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Acting Commissioner,

Social Security Administration,


No. 12-3280-SSA-CV-S-MJW



Plaintiff Zachary Ethridge seeks judicial review,1 of a final administrative decision

denying him disability benefits under Title II of the Social Security Act, 42 U.S.C. §§ 401 et
seq., and Supplemental Security Income benefits under Title XVI of the Social Security Act, 42
U.S.C. §§ 1381 et seq. Section 205(g) of the Act, 42 U.S.C. § 405(g), provides for judicial
review of a final decision of the Commissioner of the Social Security Administration under Title
II. Section 1631(c)(3) of the Act and 42 U.S.C. § 1383(c)(3) provide for judicial review to the
same extent as the Commissioner’s final determination under section 205.

The complete facts and arguments are presented in the parties’ briefs and will not be repeated

The parties’ briefs are fully submitted, and an oral argument was held on July 18, 2013.

The Eighth Circuit has set forth the standard for the federal courts’ judicial review of

Standard of Review

denial of benefits, as follows:

Our role on review is to determine whether the Commissioner’s findings are
supported by substantial evidence on the record as a whole. Substantial evidence
is less than a preponderance, but is enough that a reasonable mind would find it
adequate to support the Commissioner’s conclusion. In determining whether

1 The parties have consented to the jurisdiction of the United States Magistrate Judge,

pursuant to the provisions of 28 U.S.C. § 636(c).

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existing evidence is substantial, we consider evidence that detracts from the
Commissioner’s decision as well as evidence that supports it. As long as
substantial evidence in the record supports the Commissioner’s decision, we may
not reverse it because substantial evidence exists in the record that would have
supported a contrary outcome or because we would have decided the case

The claimant has the initial burden of establishing the existence of a disability as defined

Baker v. Barnhardt, 457 F.3d 882, 892 (8th Cir. 2006).

by 42 U.S.C. § 423(d)(1). See Roth v. Shalala, 45 F.3d 279, 282 (8th Cir. 1995). To meet the
statutory definition, “the claimant must show (1) that he has a medically determinable physical
or mental impairment which will either last for at least twelve months or result in death, (2) that
he is unable to engage in any substantial gainful activity, and (3) that this inability is the result of
his impairment.” McMillian v. Schweiker, 697 F.2d 215, 220 (8th Cir. 1983).

administrative decision, the court considers the educational background, work history and
present age of the claimant; subjective complaints of pain or other impairments; claimant’s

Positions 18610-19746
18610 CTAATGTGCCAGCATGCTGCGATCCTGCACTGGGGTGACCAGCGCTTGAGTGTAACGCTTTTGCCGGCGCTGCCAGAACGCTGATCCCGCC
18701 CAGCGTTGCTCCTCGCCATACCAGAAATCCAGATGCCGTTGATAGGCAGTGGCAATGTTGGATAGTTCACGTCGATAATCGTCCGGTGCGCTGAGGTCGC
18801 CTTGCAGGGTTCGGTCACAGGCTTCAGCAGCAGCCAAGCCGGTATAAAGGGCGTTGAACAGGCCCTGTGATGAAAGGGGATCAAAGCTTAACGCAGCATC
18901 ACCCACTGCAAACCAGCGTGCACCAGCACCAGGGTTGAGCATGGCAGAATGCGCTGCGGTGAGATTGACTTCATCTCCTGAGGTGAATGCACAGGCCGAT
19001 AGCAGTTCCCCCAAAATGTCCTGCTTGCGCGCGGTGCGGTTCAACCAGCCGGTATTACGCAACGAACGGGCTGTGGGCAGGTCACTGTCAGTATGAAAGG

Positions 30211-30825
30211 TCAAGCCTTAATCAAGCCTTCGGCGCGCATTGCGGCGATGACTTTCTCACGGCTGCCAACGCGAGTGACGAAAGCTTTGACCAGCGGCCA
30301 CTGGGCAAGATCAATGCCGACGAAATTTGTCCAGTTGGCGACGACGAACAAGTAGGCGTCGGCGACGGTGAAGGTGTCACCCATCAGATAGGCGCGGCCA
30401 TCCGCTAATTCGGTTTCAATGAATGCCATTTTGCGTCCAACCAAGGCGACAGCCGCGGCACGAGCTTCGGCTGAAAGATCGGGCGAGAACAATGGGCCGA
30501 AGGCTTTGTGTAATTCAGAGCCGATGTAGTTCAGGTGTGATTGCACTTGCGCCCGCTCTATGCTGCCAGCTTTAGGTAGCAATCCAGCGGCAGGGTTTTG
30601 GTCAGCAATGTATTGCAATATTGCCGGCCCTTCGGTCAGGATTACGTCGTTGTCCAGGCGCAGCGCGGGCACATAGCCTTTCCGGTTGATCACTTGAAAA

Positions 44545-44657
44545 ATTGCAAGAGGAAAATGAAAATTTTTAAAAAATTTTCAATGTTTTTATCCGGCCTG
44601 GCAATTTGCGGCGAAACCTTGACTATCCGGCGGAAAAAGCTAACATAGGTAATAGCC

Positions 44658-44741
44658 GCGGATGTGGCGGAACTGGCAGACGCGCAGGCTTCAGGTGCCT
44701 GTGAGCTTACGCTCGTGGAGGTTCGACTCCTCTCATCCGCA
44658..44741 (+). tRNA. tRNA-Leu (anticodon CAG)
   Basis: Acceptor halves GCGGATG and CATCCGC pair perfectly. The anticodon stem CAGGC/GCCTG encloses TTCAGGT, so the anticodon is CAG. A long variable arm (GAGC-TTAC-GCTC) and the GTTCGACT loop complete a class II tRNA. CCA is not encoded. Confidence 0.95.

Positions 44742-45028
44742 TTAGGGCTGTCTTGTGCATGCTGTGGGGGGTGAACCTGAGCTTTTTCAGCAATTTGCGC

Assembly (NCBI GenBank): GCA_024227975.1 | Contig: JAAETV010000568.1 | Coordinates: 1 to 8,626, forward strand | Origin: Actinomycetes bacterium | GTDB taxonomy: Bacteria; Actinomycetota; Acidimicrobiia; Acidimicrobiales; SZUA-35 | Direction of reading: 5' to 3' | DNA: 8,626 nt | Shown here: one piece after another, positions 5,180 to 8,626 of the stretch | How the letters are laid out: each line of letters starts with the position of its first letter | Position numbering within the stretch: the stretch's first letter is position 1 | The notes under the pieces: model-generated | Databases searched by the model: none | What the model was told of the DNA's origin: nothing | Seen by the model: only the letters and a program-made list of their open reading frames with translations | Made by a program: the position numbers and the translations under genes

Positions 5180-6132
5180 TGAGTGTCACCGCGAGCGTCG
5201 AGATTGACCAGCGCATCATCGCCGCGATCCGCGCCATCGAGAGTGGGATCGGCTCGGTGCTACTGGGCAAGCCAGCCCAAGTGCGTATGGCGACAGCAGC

description of physical activities and capabilities; the medical opinions given by treating and
examining physicians; the corroboration by third parties of claimant’s impairments; and the
testimony of vocational experts when based upon proper hypothetical questions that fairly set
forth the claimant’s impairments. McMillian, 697 F.2d at 221.

When reviewing the record to determine if there is substantial evidence to support the


Plaintiff was born in 1987 and was 22 years of age on the date of his applications for

disability and Supplemental Security Income, February 9, 2009. The plaintiff alleged disability
beginning March 1, 1995. Due to a pending appeal on a prior claim, the Administrative Law
Judge (ALJ) considered the period from the day after the date of the last unfavorable decision.
Thus, for the purposes of the ALJ’s decision, the onset date considered is October 27, 2007.

October 27, 2007, and that he suffered from the severe impairments of attention deficit disorder,
bipolar disorder, generalized anxiety disorder, avoidant personality disorder, and obesity. The
ALJ determined that plaintiff did not have an impairment, or combination of impairments, that
meets or medically equals one of the listed impairments in 20 C.F.R. Part 404, Subpart P,
Appendix 1. Although plaintiff suffers from some severe impairments, because they do not

The ALJ determined that plaintiff had not engaged in substantial gainful activity since


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cause at least two “marked2” limitations or one “marked” limitation and “repeated” episodes of
decompensation3, each of extended duration, the “paragraph B” criteria of the mental listings are
not satisfied. In addition, the ALJ found that the plaintiff did not meet the criteria for “paragraph
C” of the mental listings. The ALJ determined that the plaintiff has the residual functional
capacity (RFC) to perform light work, but with some limitations to account for his physical and
psychological impairments. Plaintiff has no past relevant work to assess. With the assistance of
testimony from a vocational expert, the ALJ determined that when not offered a sit/stand option,
plaintiff would be able to perform the requirements of representative light unskilled occupations
such as cleaner housekeeper and packager hand. The ALJ determined that when plaintiff could
be offered a sit/stand option, he would be able to perform the requirements of sedentary unskilled
occupations such as production assembler and packager hand. The ALJ concluded that
considering the plaintiff’s age, education, work experience, and RFC, the plaintiff is capable of
making a successful adjustment to other work that exists in significant numbers in the national
economy. Therefore, a finding of not disabled was appropriate.
Plaintiff argues the ALJ erred by failing to find that the plaintiff met the requirements for

Listing 12.05C for mental impairment, or alternatively failed to analyze why the plaintiff failed
to meet Listing 12.05C in the opinion; the ALJ erred by failing to properly accept Plaintiff’s